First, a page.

To install click the Add extension button. That's it.

The source code for the WIKI 2 extension is being checked by specialists of the Mozilla Foundation, Google, and Apple. You could also do it yourself at any point in time.

4,5
Kelly Slayton
Congratulations on this excellent venture… what a great idea!
Alexander Grigorievskiy
I use WIKI 2 every day and almost forgot how the original Wikipedia looks like.
Live Statistics
English Articles
Improved in 24 Hours
Added in 24 Hours
Languages
Recent
Show all languages
What we do. Every page goes through several hundred of perfecting techniques; in live mode. Quite the same Wikipedia. Just better.
.
Leo
Newton
Brights
Milds

Robert L. Ramsay (politician)

From Wikipedia, the free encyclopedia

Robert L. Ramsay
RobertLRamsay.jpg
Member of the U.S. House of Representatives
from West Virginia's 1st district
In office
January 3, 1949 – January 3, 1953
Preceded byFrancis J. Love
Succeeded byBob Mollohan
In office
January 3, 1941 – January 3, 1943
Preceded byA. C. Schiffler
Succeeded byA. C. Schiffler
In office
March 4, 1933 – January 3, 1939
Preceded byCarl G. Bachmann
Succeeded byA. C. Schiffler
Personal details
Born(1877-03-24)March 24, 1877
Witton Gilbert, County Durham, England, United Kingdom
DiedNovember 14, 1956(1956-11-14) (aged 79)
Wheeling, West Virginia, U.S.
Political partyDemocratic
EducationWest Virginia University (LLB)

Robert Lincoln Ramsay (March 24, 1877 – November 14, 1956) was an English-born American politician who served as a member of the United States House of Representatives for West Virginia's 1st congressional district from 1933 to 1939, 1941 to 1943, and 1949 to 1953.

Early life and education

The son of a coal miner,[1] Robert Ramsay was born in Witton Gilbert, County Durham, England. Ramsay immigrated to the United States in 1881 with his parents, who settled in New Cumberland, Hancock County, West Virginia. He attended local public schools and graduated from the West Virginia University College of Law in 1901.

Career

In 1901 Ramsay was admitted to the bar and commenced practice in New Cumberland. In 1905, he moved to Wellsburg, Brooke County, West Virginia and continued the practice of law. In 1905 he became the city attorney of Follansbee, Brooke County, West Virginia, serving until 1920. Ramsay served as two terms as prosecuting attorney of Brooke County, 1908–1912 and 1916-1920. Ramsay became a member of the board of governors for West Virginia University from 1927 until 1930.

Robert Ramsay was elected from West Virginia's 1st District as a Democrat to the Seventy-third,[2] Seventy-fourth,[3] and Seventy-fifth[4] Congresses, serving from March 4, 1933 until January 3, 1939. The 1938 elections proved to be unsuccessful for Ramsay, as he was defeated by A. C. Schiffler for reelection to the Seventy-sixth Congress.[5] He resumed the practice of law in Wellsburg, West Virginia. He was re-elected to the Seventy-seventh Congress,[6] serving from January 3, 1941 until January 3, 1943. Poor results followed Ramsay into the 1942 elections, as he was once again defeated for re-election by A. C. Schiffler to the Seventy-eighth Congress.[7]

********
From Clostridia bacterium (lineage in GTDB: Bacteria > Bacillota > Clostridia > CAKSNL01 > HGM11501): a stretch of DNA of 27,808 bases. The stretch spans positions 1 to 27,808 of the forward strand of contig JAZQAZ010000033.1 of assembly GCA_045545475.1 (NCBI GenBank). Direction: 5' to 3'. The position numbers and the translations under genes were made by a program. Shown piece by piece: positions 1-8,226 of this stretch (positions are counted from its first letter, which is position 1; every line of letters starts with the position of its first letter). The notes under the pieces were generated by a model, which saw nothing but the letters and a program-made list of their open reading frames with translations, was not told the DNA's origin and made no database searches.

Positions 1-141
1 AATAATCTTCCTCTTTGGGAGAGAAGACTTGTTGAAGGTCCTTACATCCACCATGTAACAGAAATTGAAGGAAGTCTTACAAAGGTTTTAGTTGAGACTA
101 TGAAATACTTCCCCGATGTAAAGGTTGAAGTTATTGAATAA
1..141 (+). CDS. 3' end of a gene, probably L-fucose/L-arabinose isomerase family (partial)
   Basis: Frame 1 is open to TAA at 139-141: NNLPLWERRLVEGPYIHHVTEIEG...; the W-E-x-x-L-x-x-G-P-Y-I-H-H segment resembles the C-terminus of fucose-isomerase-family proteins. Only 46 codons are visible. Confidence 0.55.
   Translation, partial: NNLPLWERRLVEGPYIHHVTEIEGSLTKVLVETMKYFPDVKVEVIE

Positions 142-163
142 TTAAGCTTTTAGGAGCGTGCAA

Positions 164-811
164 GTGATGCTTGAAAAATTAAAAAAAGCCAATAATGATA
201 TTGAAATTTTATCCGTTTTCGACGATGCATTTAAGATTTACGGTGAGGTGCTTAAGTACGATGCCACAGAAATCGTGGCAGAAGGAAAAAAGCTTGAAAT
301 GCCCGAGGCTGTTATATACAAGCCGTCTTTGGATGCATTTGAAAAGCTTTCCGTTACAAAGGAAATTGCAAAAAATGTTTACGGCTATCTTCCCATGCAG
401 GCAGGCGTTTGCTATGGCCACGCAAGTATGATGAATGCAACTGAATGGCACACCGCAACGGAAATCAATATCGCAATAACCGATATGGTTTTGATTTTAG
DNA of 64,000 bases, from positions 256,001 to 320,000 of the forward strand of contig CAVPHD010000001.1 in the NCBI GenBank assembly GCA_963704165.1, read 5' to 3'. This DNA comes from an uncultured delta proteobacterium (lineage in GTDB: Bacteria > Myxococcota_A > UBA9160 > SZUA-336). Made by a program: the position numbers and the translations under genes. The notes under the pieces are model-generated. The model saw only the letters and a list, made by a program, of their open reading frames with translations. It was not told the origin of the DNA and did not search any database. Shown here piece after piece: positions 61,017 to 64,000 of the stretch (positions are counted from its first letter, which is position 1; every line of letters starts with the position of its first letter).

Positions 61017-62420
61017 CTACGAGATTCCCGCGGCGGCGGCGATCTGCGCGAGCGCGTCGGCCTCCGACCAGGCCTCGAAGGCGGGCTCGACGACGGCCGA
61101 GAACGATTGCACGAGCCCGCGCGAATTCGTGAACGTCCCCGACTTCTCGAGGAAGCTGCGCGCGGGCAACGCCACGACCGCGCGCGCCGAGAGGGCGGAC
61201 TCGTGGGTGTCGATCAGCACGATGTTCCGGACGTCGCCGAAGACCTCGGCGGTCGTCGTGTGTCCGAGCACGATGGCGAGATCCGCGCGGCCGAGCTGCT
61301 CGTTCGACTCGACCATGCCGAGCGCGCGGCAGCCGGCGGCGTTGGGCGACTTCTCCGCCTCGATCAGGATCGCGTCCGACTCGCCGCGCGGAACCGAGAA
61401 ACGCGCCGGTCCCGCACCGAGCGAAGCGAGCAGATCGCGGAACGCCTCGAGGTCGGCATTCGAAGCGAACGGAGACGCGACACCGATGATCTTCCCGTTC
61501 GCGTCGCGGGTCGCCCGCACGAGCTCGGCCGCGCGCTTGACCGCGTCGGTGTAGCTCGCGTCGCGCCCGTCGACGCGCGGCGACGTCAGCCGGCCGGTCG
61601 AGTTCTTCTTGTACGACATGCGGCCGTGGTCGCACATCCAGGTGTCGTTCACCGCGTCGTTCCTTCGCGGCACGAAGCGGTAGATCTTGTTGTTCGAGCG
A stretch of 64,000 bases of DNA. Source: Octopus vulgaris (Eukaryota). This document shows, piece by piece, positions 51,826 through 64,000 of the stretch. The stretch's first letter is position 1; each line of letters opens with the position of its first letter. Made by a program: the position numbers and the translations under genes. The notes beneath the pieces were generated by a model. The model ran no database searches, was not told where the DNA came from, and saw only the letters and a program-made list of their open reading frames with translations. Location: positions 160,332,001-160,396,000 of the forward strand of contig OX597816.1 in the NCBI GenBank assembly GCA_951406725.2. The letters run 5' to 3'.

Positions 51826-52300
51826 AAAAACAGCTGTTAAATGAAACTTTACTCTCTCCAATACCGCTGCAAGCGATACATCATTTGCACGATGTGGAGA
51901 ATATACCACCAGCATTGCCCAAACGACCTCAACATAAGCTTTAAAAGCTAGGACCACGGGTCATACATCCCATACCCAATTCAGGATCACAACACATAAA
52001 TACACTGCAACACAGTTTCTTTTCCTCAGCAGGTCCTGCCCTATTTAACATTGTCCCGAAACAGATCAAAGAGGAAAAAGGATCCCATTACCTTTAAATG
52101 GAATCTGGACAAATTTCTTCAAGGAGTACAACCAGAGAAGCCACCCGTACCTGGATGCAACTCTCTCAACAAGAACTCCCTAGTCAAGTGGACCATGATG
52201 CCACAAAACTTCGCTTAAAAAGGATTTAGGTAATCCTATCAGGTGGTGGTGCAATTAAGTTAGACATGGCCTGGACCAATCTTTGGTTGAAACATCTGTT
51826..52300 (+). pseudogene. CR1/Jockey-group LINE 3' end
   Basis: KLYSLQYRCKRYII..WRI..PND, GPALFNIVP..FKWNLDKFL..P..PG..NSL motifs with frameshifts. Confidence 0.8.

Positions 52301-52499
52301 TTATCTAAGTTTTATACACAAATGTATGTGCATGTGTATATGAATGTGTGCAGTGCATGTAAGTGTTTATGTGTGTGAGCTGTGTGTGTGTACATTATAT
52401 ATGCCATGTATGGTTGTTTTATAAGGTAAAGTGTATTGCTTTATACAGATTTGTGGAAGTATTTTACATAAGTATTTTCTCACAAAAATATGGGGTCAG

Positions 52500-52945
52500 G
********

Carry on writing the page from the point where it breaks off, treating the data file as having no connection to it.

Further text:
Ramsay served as a special assistant to the United States attorney general from 1943 to 1945. Then he served as assistant attorney general of West Virginia 1945-1948. Ramsay was re-elected to the Eighty-first and Eighty-second Congresses, serving from January 3, 1949 until January 3, 1953. He was an unsuccessful candidate for renomination in 1952 and then resumed the practice of law and was assistant prosecuting attorney from 1952 to 1956.

Death

Ramsay died in Wheeling, West Virginia, on November 14, 1956, and was interred in Oak Grove Cemetery in Follansbee, West Virginia.

See also

References

  1. ^ Brian Pears (August 10, 2008). "Relatives of Brian Pears". Brian Pears web site. Retrieved August 17, 2008.
  2. ^ George D. Ellis (February 3, 1933). "Statistics of the Congressional and Presidential Election of November 8, 1932" (PDF). U.S. Government Printing Office. Retrieved August 17, 2008.
  3. ^ Leroy D. Brandon (April 11, 1935). "Statistics of the Congressional Election of November 6, 1934" (PDF). U.S. Government Printing Office. Retrieved August 17, 2008.
  4. ^ Leroy D. Brandon (December 18, 1936). "Statistics of the Congressional of November 3, 1936" (PDF). U.S. Government Printing Office. Retrieved August 19, 2008.
  5. ^ Leroy D. Brandon (July 29, 1940). "Statistics of the Congressional of November 8, 1938" (PDF). U.S. Government Printing Office. Retrieved August 19, 2008.
  6. ^ Leroy D. Brandon (January 15, 1941). "Statistics of the Presidential and Congressional of November 5, 1940" (PDF). U.S. Government Printing Office. Retrieved August 21, 2008.
  7. ^ William Graf (January 30, 1943). "Statistics of the Presidential and Congressional of November 3, 1942" (PDF). U.S. Government Printing Office. Retrieved August 21, 2008.

Public Domain This article incorporates public domain material from the Biographical Directory of the United States Congress website http://bioguide.congress.gov.

External links

U.S. House of Representatives
Preceded by Member of the U.S. House of Representatives
from West Virginia's 1st congressional district

1933–1939
Succeeded by
Preceded by Member of the U.S. House of Representatives
from West Virginia's 1st congressional district

1941–1943
Succeeded by
Preceded by Member of the U.S. House of Representatives
from West Virginia's 1st congressional district

1949–1953
Succeeded by
This page was last edited on 8 July 2022, at 03:24
Basis of this page is in Wikipedia. Text is available under the CC BY-SA 3.0 Unported License. Non-text media are available under their specified licenses. Wikipedia® is a registered trademark of the Wikimedia Foundation, Inc. WIKI 2 is an independent company and has no affiliation with Wikimedia Foundation.